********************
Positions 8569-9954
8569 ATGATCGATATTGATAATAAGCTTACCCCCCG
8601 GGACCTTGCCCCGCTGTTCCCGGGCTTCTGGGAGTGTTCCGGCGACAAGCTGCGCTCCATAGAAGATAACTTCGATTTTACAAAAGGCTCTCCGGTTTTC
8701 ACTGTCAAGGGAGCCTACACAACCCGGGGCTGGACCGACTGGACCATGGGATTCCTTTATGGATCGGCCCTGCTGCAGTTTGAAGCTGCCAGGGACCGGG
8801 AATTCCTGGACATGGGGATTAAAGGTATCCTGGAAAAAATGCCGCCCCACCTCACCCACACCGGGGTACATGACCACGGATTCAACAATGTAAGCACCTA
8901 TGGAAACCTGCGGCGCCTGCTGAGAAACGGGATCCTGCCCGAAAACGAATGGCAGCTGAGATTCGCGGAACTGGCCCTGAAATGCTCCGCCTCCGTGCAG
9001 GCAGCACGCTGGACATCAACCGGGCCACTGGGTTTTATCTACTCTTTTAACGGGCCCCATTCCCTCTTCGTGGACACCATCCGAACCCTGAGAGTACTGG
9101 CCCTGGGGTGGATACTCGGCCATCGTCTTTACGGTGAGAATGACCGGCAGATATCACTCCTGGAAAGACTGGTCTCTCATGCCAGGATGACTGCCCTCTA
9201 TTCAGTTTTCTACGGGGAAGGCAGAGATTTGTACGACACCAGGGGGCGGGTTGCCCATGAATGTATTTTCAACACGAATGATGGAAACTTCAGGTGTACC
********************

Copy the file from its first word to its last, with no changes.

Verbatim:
Positions 8569-9954
8569 ATGATCGATATTGATAATAAGCTTACCCCCCG
8601 GGACCTTGCCCCGCTGTTCCCGGGCTTCTGGGAGTGTTCCGGCGACAAGCTGCGCTCCATAGAAGATAACTTCGATTTTACAAAAGGCTCTCCGGTTTTC
8701 ACTGTCAAGGGAGCCTACACAACCCGGGGCTGGACCGACTGGACCATGGGATTCCTTTATGGATCGGCCCTGCTGCAGTTTGAAGCTGCCAGGGACCGGG
8801 AATTCCTGGACATGGGGATTAAAGGTATCCTGGAAAAAATGCCGCCCCACCTCACCCACACCGGGGTACATGACCACGGATTCAACAATGTAAGCACCTA
8901 TGGAAACCTGCGGCGCCTGCTGAGAAACGGGATCCTGCCCGAAAACGAATGGCAGCTGAGATTCGCGGAACTGGCCCTGAAATGCTCCGCCTCCGTGCAG
9001 GCAGCACGCTGGACATCAACCGGGCCACTGGGTTTTATCTACTCTTTTAACGGGCCCCATTCCCTCTTCGTGGACACCATCCGAACCCTGAGAGTACTGG
9101 CCCTGGGGTGGATACTCGGCCATCGTCTTTACGGTGAGAATGACCGGCAGATATCACTCCTGGAAAGACTGGTCTCTCATGCCAGGATGACTGCCCTCTA
9201 TTCAGTTTTCTACGGGGAAGGCAGAGATTTGTACGACACCAGGGGGCGGGTTGCCCATGAATGTATTTTCAACACGAATGATGGAAACTTCAGGTGTACC